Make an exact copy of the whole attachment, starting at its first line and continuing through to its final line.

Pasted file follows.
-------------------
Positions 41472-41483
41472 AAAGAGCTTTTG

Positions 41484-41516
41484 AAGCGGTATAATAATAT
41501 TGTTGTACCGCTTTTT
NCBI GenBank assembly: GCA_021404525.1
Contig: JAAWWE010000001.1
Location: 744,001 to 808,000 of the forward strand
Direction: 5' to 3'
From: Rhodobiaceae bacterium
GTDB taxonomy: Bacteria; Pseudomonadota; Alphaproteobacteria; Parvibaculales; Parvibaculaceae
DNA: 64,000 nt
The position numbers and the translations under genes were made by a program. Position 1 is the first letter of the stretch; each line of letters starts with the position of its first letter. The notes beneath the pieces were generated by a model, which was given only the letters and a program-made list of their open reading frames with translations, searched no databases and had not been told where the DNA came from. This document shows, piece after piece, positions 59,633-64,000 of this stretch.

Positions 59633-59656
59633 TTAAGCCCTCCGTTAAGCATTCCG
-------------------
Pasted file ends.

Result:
Positions 41472-41483
41472 AAAGAGCTTTTG

Positions 41484-41516
41484 AAGCGGTATAATAATAT
41501 TGTTGTACCGCTTTTT
NCBI GenBank assembly: GCA_021404525.1
Contig: JAAWWE010000001.1
Location: 744,001 to 808,000 of the forward strand
Direction: 5' to 3'
From: Rhodobiaceae bacterium
GTDB taxonomy: Bacteria; Pseudomonadota; Alphaproteobacteria; Parvibaculales; Parvibaculaceae
DNA: 64,000 nt
The position numbers and the translations under genes were made by a program. Position 1 is the first letter of the stretch; each line of letters starts with the position of its first letter. The notes beneath the pieces were generated by a model, which was given only the letters and a program-made list of their open reading frames with translations, searched no databases and had not been told where the DNA came from. This document shows, piece after piece, positions 59,633-64,000 of this stretch.

Positions 59633-59656
59633 TTAAGCCCTCCGTTAAGCATTCCG